Sunday, September 28, 2008

Ethanol, economy weaken McCain's rural base

"Democrats may have finally found a wedge issue to pry away some rural voters from the Republican Party: ethanol," writes Philip Brasher of The Des Moines Register, citing veteran legislator, farmer and John McCain supporter Ralph Klemme of strongly Republican northwest Iowa. "Klemme believes McCain may well lose the state this time because of his opposition to federal ethanol policy." President Bush lost Iowa in 2000 but won it in 2004.

In Pennsylvania, a state with many more electoral votes, John Guerriero of the Erie Times-News quotes area political scientists as saying that Barack Obama could do better than recent Democratic nominees with rural voters because of economic turmoil. "Rural areas tend to lean Republican and conservative," he writes, "But with shake-ups on Wall Street and a proposed $700 billion government bailout, this is no ordinary election year."

Citing Robert Speel, associate political science professor at Penn State Behrend, Guerriero writes that even if McCain wins the rural vote by 20 percentage points, as Bush did, that "won't be enough if Obama succeeds in his strategy to increase voter turnout in urban areas and grab a bigger share of the suburban vote." (Read more)

On the ethanol front, "Obama is trying to take advantage with some aggressive outreach recently to farm groups," Brasher reports. "Six former presidents of the National Corn Growers Association, including five who served from 2001 to 2006, recently signed a letter endorsing Obama. The association itself hasn't endorsed either candidate." One of the signers is from Ohio, "a must-win state for McCain." (Read more) Brasher's story, apparently written Friday, doesn't note that in Friday night's debate McCain voluntarily reiterated his opposition to the federal tax credit for ethanol. For our debate story, click here.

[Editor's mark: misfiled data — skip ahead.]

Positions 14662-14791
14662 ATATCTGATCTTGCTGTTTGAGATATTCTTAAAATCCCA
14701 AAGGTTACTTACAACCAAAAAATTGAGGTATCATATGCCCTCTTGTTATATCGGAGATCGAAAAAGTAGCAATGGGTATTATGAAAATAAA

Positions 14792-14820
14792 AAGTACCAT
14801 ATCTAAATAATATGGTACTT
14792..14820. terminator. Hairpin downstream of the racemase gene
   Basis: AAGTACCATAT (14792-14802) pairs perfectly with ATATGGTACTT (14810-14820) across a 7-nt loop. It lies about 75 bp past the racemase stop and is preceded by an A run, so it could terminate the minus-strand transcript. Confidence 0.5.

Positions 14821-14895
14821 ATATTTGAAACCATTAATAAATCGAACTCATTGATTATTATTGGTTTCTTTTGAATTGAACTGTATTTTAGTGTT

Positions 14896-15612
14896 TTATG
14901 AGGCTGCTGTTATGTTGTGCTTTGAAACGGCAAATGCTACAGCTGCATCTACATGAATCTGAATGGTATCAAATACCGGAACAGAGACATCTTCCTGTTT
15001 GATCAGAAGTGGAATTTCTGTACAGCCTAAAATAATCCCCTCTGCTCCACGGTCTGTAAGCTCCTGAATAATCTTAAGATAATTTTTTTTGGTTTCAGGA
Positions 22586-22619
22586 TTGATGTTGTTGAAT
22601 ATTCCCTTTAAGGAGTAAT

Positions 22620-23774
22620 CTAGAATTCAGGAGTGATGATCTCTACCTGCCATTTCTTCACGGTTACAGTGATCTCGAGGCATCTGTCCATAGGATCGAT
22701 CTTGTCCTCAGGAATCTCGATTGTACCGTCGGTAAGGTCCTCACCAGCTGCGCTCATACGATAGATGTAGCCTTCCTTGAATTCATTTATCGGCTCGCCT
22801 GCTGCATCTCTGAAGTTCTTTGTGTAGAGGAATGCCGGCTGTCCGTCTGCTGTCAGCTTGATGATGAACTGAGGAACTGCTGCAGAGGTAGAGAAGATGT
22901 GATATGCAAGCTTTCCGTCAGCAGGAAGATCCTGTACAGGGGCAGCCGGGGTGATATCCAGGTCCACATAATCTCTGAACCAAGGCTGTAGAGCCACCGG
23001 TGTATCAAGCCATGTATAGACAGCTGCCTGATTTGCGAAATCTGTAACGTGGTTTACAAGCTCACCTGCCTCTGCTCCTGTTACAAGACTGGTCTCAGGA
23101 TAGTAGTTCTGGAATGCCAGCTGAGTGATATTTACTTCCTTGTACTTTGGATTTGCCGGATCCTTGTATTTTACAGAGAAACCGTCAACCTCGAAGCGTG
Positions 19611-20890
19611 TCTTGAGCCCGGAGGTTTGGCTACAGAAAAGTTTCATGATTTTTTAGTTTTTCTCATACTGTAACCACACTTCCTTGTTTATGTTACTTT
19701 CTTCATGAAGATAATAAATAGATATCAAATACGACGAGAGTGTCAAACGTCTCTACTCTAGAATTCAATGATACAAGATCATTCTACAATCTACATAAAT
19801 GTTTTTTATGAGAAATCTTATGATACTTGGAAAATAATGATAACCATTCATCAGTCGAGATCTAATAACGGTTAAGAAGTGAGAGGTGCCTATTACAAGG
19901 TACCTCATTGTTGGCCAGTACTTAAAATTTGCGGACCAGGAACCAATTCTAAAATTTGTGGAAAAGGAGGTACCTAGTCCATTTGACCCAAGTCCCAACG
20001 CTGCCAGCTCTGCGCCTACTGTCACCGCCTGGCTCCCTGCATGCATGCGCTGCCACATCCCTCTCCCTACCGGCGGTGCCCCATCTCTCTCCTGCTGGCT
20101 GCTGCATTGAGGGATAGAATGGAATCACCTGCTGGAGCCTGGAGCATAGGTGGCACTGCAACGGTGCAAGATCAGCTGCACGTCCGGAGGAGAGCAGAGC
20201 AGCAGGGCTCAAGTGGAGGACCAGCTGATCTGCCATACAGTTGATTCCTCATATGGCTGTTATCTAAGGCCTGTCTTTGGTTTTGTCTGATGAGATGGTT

1 comment:

Dee Vaughan said...

As a past president of the National Corn Growers Association I have worked for many years on farm and renewable fuel policy. I continue to work today on these and other farm issues at the state corn grower level and within other farm organizations. In talking with farmers from many regions of the U.S. over the past couple of years it is obvious that there is a lot of pent up frustration with the current administration over the 2008 farm bill. Consistently they used statistics in such a way as to mislead the public and media about the nature of farm program payments. The Bush administration also fought every piece of farm policy in its second term that involved program or disaster payments. Now Senator McCain comes along and says he will not only continue this pattern but will also work to eliminate the incentives for renewable fuels. This would be a disaster for farmers, rural America, and America as a whole. It would destroy the rural economy and make us even more dependent on foreign oil.
I am personally supporting Senator Obama because I believe we have to have someone that will offer new ideas for our economy and health care but also will stand up for agriculture and rural communities. I think many producers will make the same decision.
Dee Vaughan
deevaughan@gmail.com